Joanne Daquano

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Joanne Daquano

Postby Mark Llew » Mon Mar 19, 2007 9:00 pm

Extracted from Lives Lived, Globe and Mail March 7, 2007.

Written by Jeannine d'Entremont-Farrar, Joanne’s sister.

Joanne Daquano
Teacher, mother. Born June 30, 1965, in Georgetown, Ont. Died Sept. 11, 2006, in Georgetown, of breast cancer, aged 41.

Joanne often said, "If one more person says I'm an inspiration, I'm going to throw up!" Joanne was absolutely determined to live joyfully, even as she faced cancer, and the fear, pain and uncertainty that came with it. Whether she liked it or not, Joanne's courage and relentless optimism inspired her family, students, friends and even strangers…

Mrs. Daquano was the teacher that every student hoped to have and the one that they never forgot… During her illness, former students, many of whom left Georgetown for distant locales, wrote to tell her what she had meant to them and how she'd had an impact on their lives...

Some might have thought she was foolhardy, but Joanne’s fighting spirit and her faith in God gave her the courage to tackle challenges that even the healthiest people couldn’t imagine attempting… [D]uring yet another round of chemo, Joanne raised close to $30,000 for breast cancer research and treatment by walking 60 kilometres in the 2004 Weekend to End Breast Cancer. The next year, just a month after having a neck vertebra replaced, she was ready to walk that 60 kilometres all over again –but her hip gave out during the opening ceremonies. Despite the excruciating pain, she completed the first leg of the walk on day two and made a point of being at the finish line to greet the rest of her team.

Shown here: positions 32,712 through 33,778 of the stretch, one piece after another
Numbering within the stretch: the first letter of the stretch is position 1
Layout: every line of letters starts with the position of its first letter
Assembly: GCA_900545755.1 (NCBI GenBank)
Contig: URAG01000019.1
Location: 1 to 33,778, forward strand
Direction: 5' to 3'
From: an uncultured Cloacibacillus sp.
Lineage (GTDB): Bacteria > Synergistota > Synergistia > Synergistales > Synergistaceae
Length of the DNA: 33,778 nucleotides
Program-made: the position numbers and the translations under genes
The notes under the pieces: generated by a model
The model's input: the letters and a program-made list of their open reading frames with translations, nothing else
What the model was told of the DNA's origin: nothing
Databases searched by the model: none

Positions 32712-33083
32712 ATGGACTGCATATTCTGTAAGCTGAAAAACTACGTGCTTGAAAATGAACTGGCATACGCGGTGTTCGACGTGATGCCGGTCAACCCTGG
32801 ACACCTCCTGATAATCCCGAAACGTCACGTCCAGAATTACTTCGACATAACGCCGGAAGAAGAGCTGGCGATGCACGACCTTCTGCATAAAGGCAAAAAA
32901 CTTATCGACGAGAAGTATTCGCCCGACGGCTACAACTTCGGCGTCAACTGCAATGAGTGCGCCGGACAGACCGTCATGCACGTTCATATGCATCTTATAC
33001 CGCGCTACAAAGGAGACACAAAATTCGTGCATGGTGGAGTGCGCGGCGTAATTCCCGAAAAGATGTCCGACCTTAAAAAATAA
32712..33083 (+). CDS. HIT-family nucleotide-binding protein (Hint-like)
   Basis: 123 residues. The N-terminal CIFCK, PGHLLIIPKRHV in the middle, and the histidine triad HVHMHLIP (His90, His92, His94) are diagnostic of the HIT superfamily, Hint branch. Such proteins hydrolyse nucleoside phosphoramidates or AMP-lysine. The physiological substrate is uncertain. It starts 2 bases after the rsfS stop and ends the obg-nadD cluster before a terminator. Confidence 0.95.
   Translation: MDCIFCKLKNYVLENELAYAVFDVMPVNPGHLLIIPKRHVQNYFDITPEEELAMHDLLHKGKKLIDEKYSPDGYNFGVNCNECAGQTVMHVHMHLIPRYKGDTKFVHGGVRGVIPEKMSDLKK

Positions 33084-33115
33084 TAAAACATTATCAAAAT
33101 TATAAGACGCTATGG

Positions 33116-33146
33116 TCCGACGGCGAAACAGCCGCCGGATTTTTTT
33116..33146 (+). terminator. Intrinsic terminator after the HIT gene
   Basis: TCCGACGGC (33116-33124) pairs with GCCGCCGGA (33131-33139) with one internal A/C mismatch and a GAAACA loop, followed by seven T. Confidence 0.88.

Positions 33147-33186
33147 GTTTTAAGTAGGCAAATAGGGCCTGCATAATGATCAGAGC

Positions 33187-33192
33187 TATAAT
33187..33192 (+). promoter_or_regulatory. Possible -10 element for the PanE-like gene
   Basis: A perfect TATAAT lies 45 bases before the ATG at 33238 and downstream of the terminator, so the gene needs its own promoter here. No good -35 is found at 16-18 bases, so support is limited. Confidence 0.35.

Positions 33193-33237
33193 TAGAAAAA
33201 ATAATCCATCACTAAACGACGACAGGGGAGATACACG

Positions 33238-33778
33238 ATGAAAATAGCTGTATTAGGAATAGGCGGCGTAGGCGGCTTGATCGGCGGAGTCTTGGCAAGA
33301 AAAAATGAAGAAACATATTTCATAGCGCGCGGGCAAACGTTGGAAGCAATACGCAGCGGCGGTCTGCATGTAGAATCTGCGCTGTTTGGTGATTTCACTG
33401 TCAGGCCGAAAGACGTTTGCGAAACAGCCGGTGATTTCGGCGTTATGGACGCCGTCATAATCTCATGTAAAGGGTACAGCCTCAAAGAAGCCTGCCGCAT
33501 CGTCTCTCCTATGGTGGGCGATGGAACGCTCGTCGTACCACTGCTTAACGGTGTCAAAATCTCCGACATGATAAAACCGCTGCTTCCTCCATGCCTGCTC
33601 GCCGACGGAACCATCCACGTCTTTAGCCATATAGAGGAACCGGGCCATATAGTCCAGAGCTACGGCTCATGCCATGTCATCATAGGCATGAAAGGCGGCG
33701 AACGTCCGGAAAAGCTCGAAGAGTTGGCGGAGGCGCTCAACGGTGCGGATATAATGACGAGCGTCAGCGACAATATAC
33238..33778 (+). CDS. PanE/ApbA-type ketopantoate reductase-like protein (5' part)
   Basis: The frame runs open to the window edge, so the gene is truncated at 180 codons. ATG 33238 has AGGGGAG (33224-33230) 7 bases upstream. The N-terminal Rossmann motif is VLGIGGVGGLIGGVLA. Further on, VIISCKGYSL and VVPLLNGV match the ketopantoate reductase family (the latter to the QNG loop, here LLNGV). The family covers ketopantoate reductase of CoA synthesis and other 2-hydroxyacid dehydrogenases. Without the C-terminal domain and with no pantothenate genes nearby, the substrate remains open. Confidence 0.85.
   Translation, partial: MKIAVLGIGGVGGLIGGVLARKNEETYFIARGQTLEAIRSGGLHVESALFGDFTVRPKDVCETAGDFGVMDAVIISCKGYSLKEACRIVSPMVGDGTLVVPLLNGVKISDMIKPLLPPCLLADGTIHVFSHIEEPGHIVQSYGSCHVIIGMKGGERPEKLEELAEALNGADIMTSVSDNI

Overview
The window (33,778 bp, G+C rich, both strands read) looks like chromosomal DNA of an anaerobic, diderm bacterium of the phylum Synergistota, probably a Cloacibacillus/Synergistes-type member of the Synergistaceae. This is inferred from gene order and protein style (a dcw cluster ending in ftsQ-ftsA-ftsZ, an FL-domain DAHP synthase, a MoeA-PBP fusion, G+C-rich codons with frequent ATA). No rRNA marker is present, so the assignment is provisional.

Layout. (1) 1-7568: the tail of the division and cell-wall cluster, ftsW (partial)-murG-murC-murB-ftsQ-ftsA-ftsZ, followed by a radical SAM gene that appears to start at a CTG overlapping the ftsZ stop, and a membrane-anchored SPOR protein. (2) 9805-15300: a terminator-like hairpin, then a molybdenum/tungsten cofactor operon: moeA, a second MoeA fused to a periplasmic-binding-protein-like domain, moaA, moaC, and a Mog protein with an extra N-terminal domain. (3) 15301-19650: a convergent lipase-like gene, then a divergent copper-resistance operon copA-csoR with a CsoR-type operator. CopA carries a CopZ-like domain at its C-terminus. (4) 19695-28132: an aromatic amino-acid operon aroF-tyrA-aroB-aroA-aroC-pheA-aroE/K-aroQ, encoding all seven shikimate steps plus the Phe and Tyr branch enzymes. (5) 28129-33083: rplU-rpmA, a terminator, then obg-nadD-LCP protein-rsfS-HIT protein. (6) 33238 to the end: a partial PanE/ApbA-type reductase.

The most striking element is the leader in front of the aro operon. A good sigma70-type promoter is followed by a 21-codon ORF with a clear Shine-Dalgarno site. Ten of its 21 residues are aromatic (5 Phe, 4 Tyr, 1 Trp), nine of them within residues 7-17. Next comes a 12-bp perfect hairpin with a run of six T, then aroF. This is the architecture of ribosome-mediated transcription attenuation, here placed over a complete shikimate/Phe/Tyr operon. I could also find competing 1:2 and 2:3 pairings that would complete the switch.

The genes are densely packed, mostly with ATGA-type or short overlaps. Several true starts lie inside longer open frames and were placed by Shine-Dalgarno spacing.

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Postby colbuki » Mon Mar 19, 2007 9:07 pm

Thanks Mark. Joanne was a great inspiration whether she wanted to be or not. She was definately one of my motivators for joining the walk and as I get ready to do it for the 3rd time this year I definately still hold her story in my heart as one of the reasons to carry on. Too many kids without mothers and this one was one of the best examples of courage in the face of breast cancer a person could hope to see. If only we could have managed a cure sooner for her, it's heart breaking.

I have another reason this year too, I ran into a friend of mine recently that I hadn't seen in a couple of years. I almost didn't recognize her but sure enough there she was under the hat, missing her trademark Barbie doll long blond hair. She's only 2 or 3 years older than me, has 3 kids and is fighting for her life.

I walk for Judy, for Susan Garland (one of our own) and for Joanne... thanks for bringing Joanne back to the boards. She is definately someone who will be remembered and her legacy will carry on for years to come.
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